"People of color care deeply about the environment and the impacts of climate change. We understand the urgency of addressing these threats because we experience the effects every single day," Nikki Silvestri, executive director of Green For All, said in a statement. "We have an obligation to one another to make sure that everybody enjoys a healthy planet."
Looking ahead to November, this survey suggests that political candidates who advocate for climate action will have an advantage among voters of color. An overwhelming 70 percent of voters surveyed said they would be more likely to support political candidates who are willing to expand resources to tackle climate disruption and grow new industries over a candidate who argues that climate action will cost jobs and hurt the economy. After all, many voters of color think that climate action is a moral imperative. When asked what the most important reason to support the EPA's proposed carbon pollution standards, the most common reason was that the rule would be fulfilling a moral duty to our children in the future.
-- Christopher Todaro, Sierra Club Polling and Research Intern
Hundreds and hundreds of people gathered in Washington, D.C., Denver, and Atlanta Tuesday for the first day of public hearings on the Environmental Protection Agency's Clean Power Plan. The EPA proposed these first-ever limits on carbon pollution from existing power plants just last month.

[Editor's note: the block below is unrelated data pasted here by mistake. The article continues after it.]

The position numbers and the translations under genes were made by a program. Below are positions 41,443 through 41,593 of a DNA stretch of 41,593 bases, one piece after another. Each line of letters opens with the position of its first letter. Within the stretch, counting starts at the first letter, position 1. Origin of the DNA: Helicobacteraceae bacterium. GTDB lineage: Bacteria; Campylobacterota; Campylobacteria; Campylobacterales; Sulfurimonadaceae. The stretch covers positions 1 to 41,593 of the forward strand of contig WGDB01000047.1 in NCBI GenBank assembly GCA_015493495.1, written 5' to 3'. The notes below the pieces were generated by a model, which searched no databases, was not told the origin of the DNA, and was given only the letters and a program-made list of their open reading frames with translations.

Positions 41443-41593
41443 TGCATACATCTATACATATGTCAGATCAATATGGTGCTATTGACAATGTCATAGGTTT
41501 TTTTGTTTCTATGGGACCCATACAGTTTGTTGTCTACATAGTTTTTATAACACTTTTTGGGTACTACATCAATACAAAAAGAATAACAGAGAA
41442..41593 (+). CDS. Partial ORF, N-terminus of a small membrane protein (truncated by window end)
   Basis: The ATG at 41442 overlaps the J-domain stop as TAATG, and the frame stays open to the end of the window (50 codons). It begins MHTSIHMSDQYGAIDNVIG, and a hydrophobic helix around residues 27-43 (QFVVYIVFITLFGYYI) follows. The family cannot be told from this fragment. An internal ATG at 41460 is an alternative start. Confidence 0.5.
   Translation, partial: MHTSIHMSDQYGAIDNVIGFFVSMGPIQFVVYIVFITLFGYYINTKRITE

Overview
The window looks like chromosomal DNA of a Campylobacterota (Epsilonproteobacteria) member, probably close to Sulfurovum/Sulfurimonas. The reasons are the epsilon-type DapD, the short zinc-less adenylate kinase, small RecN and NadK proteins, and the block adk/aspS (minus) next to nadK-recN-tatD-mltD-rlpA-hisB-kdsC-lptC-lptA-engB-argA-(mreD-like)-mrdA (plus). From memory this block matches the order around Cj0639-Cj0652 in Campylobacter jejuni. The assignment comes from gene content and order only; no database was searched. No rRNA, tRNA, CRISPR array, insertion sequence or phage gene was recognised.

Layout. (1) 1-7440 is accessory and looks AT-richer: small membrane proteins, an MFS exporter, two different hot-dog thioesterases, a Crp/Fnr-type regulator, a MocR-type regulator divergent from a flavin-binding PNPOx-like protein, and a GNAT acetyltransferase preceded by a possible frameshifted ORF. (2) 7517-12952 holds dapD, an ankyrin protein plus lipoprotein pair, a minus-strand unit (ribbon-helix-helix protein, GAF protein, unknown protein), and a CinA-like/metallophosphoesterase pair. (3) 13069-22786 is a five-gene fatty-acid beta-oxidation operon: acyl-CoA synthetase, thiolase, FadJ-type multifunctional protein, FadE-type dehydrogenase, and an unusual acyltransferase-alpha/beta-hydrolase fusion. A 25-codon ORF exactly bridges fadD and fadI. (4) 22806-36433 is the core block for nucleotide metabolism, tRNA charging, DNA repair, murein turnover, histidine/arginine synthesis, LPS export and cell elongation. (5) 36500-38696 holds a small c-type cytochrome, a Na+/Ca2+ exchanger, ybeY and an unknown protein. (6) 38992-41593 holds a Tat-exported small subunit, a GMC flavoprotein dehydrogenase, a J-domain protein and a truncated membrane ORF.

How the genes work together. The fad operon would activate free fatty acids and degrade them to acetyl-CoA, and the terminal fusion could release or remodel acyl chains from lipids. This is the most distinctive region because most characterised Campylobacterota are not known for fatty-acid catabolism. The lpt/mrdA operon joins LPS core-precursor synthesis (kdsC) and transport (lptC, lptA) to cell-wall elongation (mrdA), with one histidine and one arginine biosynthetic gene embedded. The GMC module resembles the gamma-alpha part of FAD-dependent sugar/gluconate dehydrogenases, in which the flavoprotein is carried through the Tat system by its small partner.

In Washington, D.C., crowds gathered to speak out in favor of the carbon pollution standard, packing the hearing all day. Supporters also gathered at a rally outside the hearing (see above photo) to hear from a variety of great speakers, including Senator Ed Markey, Delaware Governor Jack Markell, Latino Victory Project president Cristobal Alex, Green Latino president Mark Magaña, Hip Hop Caucus president Rev. Lennox Yearwood and others.
Kids were out and about in force as well, thanks to coalition partner Moms Clean Air Force.
In Atlanta, hundreds marched through the city streets after a powerful rally (the first photo in this blog post is of the Atlanta rally). There supporters also outnumbered opposition to EPA's standard by large number. Business owners, farmers, parents, clergy, and many more spoke in favor of EPA's Clean Power Plan.
Even a former NFL player got in on the action, writing a supportive op-ed in the Atlanta Journal Constitution.
In Denver, activists kicked off the day with a press conference with local clean energy business leaders highlighting clean energy jobs in Colorado and the opportunities that the Clean Power Plan presents for the growing clean energy industry.
Later in the morning there was clean air rally with Mom's Clean Air Force, Colorado Mom's Know Best, Climate Parents, and other groups.
At the hearing, one leader estimated the hearing speakers in favor of EPA's carbon pollution standard outnumbered the opposition by around 50 to 1. Retired military, kids, local clean energy business owners and more testified in support of limiting carbon pollution.
All in all - day 1 of the hearings was a huge success. The hearings continue today in all three cities and later this week in Pittsburgh.
If you can't make it to a hearing, please send in your comments to the EPA right here!
Enjoy more photos from DC, Atlanta, and Denver below. We also encourage you to check out the twitter hashtags #ActOnClimate, #DCEPA, and #AtlEPA to see more great photos and quotes from yesterday and to follow the rest of the week's hearings!
Biking the message around in DC!
Green Latino president Mark Magaña speaks at the DC rally. (Photo by Javier Sierra)
The Rev. Gerald Durley rallies the Atlanta crowd. (Photo by Jenna Garland)
Some sign-making kids at the Denver rally. (Photo courtesy of Conservation Colorado)
More of the crowd from the DC rally. (Photo by Javier Sierra)